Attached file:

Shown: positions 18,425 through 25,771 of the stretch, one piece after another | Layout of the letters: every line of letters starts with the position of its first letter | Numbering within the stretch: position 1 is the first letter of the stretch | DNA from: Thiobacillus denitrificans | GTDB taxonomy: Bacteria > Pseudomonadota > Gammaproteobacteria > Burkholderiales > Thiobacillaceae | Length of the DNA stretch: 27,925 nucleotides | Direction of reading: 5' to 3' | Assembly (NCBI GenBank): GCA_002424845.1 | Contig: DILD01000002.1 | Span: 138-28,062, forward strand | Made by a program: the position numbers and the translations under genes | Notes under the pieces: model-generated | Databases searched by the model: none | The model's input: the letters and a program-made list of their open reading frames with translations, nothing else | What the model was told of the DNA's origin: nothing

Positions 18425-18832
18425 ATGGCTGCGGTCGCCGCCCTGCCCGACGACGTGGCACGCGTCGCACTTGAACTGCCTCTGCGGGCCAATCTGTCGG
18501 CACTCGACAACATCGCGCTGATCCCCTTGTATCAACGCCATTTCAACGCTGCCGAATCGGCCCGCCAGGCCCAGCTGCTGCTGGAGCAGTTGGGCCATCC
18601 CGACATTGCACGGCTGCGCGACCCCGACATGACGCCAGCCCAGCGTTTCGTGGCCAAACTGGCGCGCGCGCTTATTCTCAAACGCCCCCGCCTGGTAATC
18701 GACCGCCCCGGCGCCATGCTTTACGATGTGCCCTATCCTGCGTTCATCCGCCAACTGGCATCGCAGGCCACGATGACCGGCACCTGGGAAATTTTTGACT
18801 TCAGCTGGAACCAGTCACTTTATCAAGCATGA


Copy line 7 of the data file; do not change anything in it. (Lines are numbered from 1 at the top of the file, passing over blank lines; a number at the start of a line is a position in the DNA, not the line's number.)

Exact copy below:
18801 TCAGCTGGAACCAGTCACTTTATCAAGCATGA